Power plant operators who do not work at a nuclear power reactor may be licensed as engineers or firefighters by state licensing boards. Requirements vary by state and depend on the specific job functions that the operator performs.

Power distributors and dispatchers who are in positions in which they could affect the power grid must be certified through the North American Electric Reliability Corporation’s System Operator Certification Program. With sufficient training and experience, workers can become shift supervisors, trainers, or consultants.

Nuclear power plant operators begin working in nuclear power plants, typically as nonlicensed operators. After in-plant training and passing the NRC licensing exam, they become licensed reactor operators. Licensed operators can then advance to senior reactor operators, who supervise the operation of all controls in the control room. Senior reactor operators also may become plant managers or licensed operator instructors.

Important Qualities

Concentration skills. Power plant operators, distributors, and dispatchers must be careful, attentive, and persistent. They must be able to concentrate on a task, such as monitoring the temperature of reactors over a certain length of time without being distracted.

Detail oriented. Power plant operators, distributors, and dispatchers must monitor complex controls and intricate machinery to ensure that everything is operating properly.

Dexterity. Power plant operators, distributors, and dispatchers must use precise and repeated motions when working in a control room.

Mechanical skills. Power plant operators, distributors, and dispatchers must know how to work with machines and use tools. They must be familiar with how to operate, repair, and maintain equipment.

Problem-solving skills. Power plant operators, distributors, and dispatchers must find and quickly solve problems that arise with equipment or controls.

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Average Salary
$38,027
Average Salary
Job Growth Rate
-6%
Job Growth Rate
Job Openings
8,296
Job Openings

Average Salary for a Power System Dispatcher

Power System Dispatchers in America make an average salary of $38,027 per year or $18 per hour. The top 10 percent makes over $63,000 per year, while the bottom 10 percent under $22,000 per year.
Average Salary
$38,027

Recently Added Salaries

Job TitleCompanyascdescCompanyascdescStart DateascdescSalaryascdesc
Utilities Electric Power System Dispatcher I or II
Utilities Electric Power System Dispatcher I or II
City of Riverside
City of Riverside
12/17/2020
12/17/2020
$96,46112/17/2020
$96,461
Power System Dispatcher
Power System Dispatcher
City of Seattle
City of Seattle
09/26/2019
09/26/2019
$99,15309/26/2019
$99,153
Power System Dispatcher
Power System Dispatcher
City of Tacoma Wa
City of Tacoma Wa
06/18/2019
06/18/2019
$88,82306/18/2019
$88,823

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Power System Dispatcher Demographics

Gender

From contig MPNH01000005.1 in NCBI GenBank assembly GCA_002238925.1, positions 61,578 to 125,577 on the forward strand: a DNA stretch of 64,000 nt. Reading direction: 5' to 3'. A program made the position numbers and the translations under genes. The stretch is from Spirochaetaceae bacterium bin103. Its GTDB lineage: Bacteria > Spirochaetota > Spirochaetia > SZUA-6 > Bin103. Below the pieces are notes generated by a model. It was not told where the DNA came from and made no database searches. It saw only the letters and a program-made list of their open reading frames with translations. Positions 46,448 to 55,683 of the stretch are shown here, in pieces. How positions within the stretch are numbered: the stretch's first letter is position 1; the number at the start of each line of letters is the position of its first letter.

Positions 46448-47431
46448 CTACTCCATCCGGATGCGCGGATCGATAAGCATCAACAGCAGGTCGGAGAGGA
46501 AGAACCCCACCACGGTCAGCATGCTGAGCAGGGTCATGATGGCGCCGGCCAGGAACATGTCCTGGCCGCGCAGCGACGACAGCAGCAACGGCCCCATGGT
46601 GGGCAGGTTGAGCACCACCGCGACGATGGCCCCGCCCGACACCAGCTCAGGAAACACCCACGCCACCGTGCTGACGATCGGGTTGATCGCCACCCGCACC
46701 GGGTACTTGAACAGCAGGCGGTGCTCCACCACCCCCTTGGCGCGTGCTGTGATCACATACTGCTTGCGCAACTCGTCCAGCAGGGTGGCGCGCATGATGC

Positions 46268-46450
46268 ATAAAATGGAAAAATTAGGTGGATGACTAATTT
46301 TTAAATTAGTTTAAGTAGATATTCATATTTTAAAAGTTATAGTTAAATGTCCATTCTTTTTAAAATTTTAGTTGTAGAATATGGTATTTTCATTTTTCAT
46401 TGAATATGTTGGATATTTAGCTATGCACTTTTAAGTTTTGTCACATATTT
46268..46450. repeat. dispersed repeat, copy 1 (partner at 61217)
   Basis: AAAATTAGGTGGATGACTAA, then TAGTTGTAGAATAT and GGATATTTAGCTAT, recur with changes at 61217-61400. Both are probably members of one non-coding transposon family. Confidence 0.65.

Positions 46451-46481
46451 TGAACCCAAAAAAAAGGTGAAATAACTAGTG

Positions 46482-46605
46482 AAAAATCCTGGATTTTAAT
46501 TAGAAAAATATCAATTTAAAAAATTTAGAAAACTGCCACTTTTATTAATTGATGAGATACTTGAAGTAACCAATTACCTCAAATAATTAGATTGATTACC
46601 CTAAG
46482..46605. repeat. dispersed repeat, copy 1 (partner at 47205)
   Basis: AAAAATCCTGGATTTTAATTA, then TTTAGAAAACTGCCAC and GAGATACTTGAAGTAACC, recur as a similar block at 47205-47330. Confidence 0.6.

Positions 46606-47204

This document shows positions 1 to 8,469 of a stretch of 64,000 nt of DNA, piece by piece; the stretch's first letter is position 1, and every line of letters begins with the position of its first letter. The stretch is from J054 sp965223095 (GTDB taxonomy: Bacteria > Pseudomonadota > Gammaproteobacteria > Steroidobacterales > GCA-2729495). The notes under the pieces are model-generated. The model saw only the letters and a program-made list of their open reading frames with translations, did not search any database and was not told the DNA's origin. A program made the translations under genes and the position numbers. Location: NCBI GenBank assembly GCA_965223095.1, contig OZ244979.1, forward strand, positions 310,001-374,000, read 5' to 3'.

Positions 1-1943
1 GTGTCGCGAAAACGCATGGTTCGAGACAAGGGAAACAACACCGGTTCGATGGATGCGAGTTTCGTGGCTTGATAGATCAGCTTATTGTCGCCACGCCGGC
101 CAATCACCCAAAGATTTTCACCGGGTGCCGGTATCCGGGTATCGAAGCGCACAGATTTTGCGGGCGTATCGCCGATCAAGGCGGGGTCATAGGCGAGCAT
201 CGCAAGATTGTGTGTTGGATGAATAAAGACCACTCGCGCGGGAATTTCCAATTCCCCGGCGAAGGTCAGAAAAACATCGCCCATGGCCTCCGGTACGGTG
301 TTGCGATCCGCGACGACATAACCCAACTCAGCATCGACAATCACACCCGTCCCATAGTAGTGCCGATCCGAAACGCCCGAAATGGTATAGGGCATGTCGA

male

73.7 %

female

22.0 %

unknown

4.2 %

Ethnicity

White

81.9 %

Black or African American

7.4 %

Hispanic or Latino

5.0 %

Foreign Languages Spoken

Spanish

66.7 %

Mandarin

33.3 %
See More Demographics

Power System Dispatcher Education

Degrees

Bachelors

50.9 %

Associate

15.8 %

Masters

12.3 %
See More Education Info
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Top Skills For a Power System Dispatcher

The skills section on your resume can be almost as important as the experience section, so you want it to be an accurate portrayal of what you can do. Luckily, we've found all of the skills you'll need so even if you don't have these skills yet, you know what you need to work on. Out of all the resumes we looked through, 22.5% of power system dispatchers listed scada on their resume, but soft skills such as dexterity and problem-solving skills are important as well.

How Do Power System Dispatcher Rate Their Jobs?

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5.0

5.0

What do you like the most about working as Power System Dispatcher?

Recieving the opportunity to train and educate myself with certified training. To be able to communicate and contribute a well documented dispatch call with accurate detailed information to complete the job. Show More

What do you NOT like?

I do not like to be stressed. I don't want to be poorly trained to do a superior job effort. Show More

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Top Power System Dispatcher Employers

1. Western Area Power Administration
4.8
Avg. Salary: 
$46,949
Power System Dispatchers Hired: 
4+
2. United States Department of Energy
4.3
Avg. Salary: 
$48,190
Power System Dispatchers Hired: 
3+
3. City of Pasadena
4.5
Avg. Salary: 
$52,929
Power System Dispatchers Hired: 
3+
4. Duke Energy
4.8
Avg. Salary: 
$68,228
Power System Dispatchers Hired: 
2+
5. Siemens
4.6
Avg. Salary: 
$63,133
Power System Dispatchers Hired: 
2+
6. Hubbell
4.8
Avg. Salary: 
$55,206
Power System Dispatchers Hired: 
1+
Updated October 2, 2020